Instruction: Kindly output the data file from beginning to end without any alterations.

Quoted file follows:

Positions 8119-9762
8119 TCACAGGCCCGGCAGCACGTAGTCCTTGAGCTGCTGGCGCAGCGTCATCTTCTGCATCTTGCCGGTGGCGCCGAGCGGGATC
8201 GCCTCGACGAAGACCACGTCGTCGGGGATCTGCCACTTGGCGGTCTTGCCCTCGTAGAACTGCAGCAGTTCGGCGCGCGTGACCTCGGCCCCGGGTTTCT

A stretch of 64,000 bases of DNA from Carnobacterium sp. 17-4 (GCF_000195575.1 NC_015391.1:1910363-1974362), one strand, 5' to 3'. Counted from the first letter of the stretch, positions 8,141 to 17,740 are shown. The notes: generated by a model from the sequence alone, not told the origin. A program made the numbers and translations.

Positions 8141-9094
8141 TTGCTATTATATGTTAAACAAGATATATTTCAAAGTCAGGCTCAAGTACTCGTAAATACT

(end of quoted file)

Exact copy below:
Positions 8119-9762
8119 TCACAGGCCCGGCAGCACGTAGTCCTTGAGCTGCTGGCGCAGCGTCATCTTCTGCATCTTGCCGGTGGCGCCGAGCGGGATC
8201 GCCTCGACGAAGACCACGTCGTCGGGGATCTGCCACTTGGCGGTCTTGCCCTCGTAGAACTGCAGCAGTTCGGCGCGCGTGACCTCGGCCCCGGGTTTCT

A stretch of 64,000 bases of DNA from Carnobacterium sp. 17-4 (GCF_000195575.1 NC_015391.1:1910363-1974362), one strand, 5' to 3'. Counted from the first letter of the stretch, positions 8,141 to 17,740 are shown. The notes: generated by a model from the sequence alone, not told the origin. A program made the numbers and translations.

Positions 8141-9094
8141 TTGCTATTATATGTTAAACAAGATATATTTCAAAGTCAGGCTCAAGTACTCGTAAATACT